CAD also helps with the verification and validation of the systems users are working on, Burgos says. For example, she says, she has used CAD models to provide for replacement components for components aboard the International Space Station.

CAD models are used to simulate those components. Then, CAD is used to create replacement parts. “Sometimes it is hard to capture that in a drawing,” Burgos says. 

READ MORE: Find out how federal IT leaders can adapt to accelerating technological change. 

How Is Computer-Aided Design Used in Government?

CAD can be used for anything that requires a digital design.

At NASA, one recent use case involves an excavator robot called RASSOR, short for Regolith Advanced Surface Systems Operations Robot, which is designed to dig up rocks and dirt on the moon and eventually on Mars.

This spring, NASA teamed with GrabCAD, a website where people can join and post 3D models of practically anything and launch a CAD challenge. NASA wanted to get designs for a better shape for RASSOR’s bucket drum and baffling, which is the sheet metal inside of it, so that it can capture and hold more regolith, or lunar soil.

NASA received more than 350 submissions from around the world. “CAD enabled that,” Schuler says. “Without CAD, it would have bene very hard for people to convey their ideas.”

Burgos says CAD allows NASA to work with those designing materials that will be carried into space on rockets to determine if or how such materials will fit into nose cones or other parts of the launch vehicle, based upon the CAD-based designs they create. “It really helps us to give a quick answer,” she says.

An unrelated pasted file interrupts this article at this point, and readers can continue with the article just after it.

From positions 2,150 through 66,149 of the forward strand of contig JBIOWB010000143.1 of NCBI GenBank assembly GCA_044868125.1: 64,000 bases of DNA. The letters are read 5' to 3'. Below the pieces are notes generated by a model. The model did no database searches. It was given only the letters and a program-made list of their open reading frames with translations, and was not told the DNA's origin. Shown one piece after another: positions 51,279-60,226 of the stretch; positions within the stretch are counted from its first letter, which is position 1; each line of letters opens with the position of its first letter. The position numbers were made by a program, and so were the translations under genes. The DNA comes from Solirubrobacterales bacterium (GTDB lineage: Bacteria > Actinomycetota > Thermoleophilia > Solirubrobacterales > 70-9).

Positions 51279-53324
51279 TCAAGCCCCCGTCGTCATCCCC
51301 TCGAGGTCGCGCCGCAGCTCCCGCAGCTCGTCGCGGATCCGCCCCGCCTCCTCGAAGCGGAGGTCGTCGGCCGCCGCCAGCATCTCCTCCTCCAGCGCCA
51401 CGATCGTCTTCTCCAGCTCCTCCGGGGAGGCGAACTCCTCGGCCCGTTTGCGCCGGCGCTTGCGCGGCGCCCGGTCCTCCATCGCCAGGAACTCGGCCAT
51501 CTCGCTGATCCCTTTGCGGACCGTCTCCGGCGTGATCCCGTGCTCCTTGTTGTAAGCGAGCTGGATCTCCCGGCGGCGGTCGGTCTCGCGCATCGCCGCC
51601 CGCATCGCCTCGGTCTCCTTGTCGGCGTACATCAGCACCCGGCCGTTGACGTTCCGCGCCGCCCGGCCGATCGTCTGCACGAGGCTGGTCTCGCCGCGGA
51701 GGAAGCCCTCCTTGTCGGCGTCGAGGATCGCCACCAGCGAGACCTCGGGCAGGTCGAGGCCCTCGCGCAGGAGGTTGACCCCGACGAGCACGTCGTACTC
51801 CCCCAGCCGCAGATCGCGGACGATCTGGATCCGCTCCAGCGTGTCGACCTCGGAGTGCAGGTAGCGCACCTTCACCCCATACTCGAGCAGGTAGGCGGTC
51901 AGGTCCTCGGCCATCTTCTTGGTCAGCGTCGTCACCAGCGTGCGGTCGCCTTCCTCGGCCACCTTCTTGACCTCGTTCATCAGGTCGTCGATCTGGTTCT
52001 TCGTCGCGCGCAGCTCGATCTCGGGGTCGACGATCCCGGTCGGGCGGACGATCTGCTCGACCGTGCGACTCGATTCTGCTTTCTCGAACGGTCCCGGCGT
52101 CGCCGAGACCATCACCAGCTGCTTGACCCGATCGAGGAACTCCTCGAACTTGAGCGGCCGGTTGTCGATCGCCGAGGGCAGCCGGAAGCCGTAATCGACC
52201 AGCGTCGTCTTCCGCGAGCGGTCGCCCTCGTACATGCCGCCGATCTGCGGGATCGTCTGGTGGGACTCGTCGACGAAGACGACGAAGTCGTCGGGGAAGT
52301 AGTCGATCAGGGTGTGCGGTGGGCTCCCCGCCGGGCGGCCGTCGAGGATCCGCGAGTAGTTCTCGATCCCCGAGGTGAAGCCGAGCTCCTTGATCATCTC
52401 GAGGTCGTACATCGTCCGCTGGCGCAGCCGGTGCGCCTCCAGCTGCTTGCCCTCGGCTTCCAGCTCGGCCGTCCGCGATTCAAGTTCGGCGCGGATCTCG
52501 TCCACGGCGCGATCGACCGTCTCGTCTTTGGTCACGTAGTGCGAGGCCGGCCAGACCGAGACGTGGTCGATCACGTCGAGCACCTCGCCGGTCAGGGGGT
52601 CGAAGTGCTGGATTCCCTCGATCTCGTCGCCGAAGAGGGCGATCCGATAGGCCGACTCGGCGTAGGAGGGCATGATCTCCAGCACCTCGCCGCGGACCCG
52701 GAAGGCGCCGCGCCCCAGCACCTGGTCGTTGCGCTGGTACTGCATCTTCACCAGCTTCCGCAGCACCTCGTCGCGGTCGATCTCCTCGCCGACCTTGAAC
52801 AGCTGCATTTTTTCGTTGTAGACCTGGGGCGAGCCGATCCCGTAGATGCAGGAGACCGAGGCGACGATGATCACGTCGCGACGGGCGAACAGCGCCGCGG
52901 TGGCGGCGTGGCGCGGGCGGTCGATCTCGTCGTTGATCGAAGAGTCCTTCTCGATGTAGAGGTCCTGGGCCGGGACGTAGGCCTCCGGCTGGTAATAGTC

NASA Computer-Aided Design

This 2016 image comes from computer-aided-design work on the Mars 2020 Perseverance Rover. Source: NASA

The U.S. Army Corps of Engineers is a major proponent of CAD in government. The USACE uses the term “advanced modeling” to refer to the use of CAD, BIM, civil information modeling and geographic information systems for the development of design and construction deliverables.

“Military programs projects executed by USACE in all locations that include more than 5,000 gross square feet of project scope and a programmed amount that exceeds $3 million must adhere to USACE Advanced Modeling requirements,” says Charles Paray, BIM project manager for the New York District of the Army Corps of Engineers. “Civil works projects executed by USACE in all locations with a programmed amount that exceeds $3 million must adhere to USACE Advanced Modeling requirements.”

The CAD/BIM Technology Center at the Army Corps’ Engineer Research and Development Center Information Technology Laboratory “provides opportunities for architects, engineers, and building owners to explore new CAD and BIM technologies when planning for or managing facilities, infrastructure” and environment within the Defense Department, according to USACE.

The CAD/BIM Technology Center “coordinates CAD and BIM activities for facilities, infrastructure, and environment for the Department of Defense (DoD), other participating governmental agencies, and the private sector,” according to the USACE. 

NASA’s Schuler says that CAD is absolutely essential for the space agency. “It’s used every day,” he says. “It is enabling us to take these designs and grow them into a point where we can head back to the moon for the first time in decades. It’s a technology that is driving exploration. CAD is fundamental in everything that we do, and it will be a key part in our return to the moon and on to Mars.”